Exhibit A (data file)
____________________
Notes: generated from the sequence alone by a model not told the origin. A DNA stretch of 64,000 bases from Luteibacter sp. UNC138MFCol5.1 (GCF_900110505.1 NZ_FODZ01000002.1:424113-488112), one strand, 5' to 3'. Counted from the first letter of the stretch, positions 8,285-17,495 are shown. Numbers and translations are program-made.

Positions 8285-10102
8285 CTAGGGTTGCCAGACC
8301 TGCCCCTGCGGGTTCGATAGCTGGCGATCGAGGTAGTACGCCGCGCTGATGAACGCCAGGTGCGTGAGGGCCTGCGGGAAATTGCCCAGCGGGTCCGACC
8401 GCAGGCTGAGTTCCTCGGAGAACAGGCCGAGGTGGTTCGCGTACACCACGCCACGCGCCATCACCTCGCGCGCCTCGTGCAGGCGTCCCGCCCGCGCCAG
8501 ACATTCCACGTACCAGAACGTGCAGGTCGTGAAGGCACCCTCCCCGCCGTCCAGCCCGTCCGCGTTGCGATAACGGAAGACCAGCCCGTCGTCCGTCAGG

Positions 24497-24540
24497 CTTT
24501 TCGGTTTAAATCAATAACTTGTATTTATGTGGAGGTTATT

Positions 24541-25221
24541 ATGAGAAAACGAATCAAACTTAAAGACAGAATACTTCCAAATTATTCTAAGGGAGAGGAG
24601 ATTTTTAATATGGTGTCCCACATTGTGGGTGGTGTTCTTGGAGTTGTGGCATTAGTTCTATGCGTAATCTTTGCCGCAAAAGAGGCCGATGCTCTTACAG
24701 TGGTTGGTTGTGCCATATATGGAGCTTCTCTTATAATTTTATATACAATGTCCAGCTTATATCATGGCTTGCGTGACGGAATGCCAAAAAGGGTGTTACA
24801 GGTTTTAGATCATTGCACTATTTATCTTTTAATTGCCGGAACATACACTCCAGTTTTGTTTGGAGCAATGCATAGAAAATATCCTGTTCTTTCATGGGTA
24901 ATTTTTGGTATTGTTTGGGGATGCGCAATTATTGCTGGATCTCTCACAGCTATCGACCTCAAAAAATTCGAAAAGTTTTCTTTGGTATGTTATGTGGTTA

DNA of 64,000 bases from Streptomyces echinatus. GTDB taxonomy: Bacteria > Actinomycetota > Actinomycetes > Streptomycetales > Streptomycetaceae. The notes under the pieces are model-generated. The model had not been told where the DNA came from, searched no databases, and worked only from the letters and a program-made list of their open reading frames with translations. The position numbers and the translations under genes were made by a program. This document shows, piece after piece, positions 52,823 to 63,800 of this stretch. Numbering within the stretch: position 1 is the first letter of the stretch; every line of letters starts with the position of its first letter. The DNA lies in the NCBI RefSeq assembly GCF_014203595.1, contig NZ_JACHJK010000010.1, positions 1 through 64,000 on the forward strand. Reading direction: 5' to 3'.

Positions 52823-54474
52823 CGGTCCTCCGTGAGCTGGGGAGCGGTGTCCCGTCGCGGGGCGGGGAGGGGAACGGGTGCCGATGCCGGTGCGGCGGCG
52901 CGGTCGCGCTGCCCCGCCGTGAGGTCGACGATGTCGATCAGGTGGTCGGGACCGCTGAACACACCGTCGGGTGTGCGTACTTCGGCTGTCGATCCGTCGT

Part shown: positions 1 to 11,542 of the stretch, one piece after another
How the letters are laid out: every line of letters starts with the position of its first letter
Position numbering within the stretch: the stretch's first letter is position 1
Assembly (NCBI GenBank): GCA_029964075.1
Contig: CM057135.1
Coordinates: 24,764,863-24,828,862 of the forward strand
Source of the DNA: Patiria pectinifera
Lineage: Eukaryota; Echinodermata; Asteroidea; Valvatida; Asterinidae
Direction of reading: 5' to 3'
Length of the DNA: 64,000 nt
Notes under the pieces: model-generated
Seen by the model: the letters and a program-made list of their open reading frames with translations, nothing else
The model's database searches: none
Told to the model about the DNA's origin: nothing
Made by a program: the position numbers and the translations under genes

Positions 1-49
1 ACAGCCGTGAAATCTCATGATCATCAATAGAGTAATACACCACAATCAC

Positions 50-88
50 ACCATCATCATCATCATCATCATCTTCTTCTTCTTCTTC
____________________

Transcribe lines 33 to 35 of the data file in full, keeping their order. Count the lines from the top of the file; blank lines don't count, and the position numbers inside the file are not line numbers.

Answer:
Told to the model about the DNA's origin: nothing
Made by a program: the position numbers and the translations under genes

Positions 1-49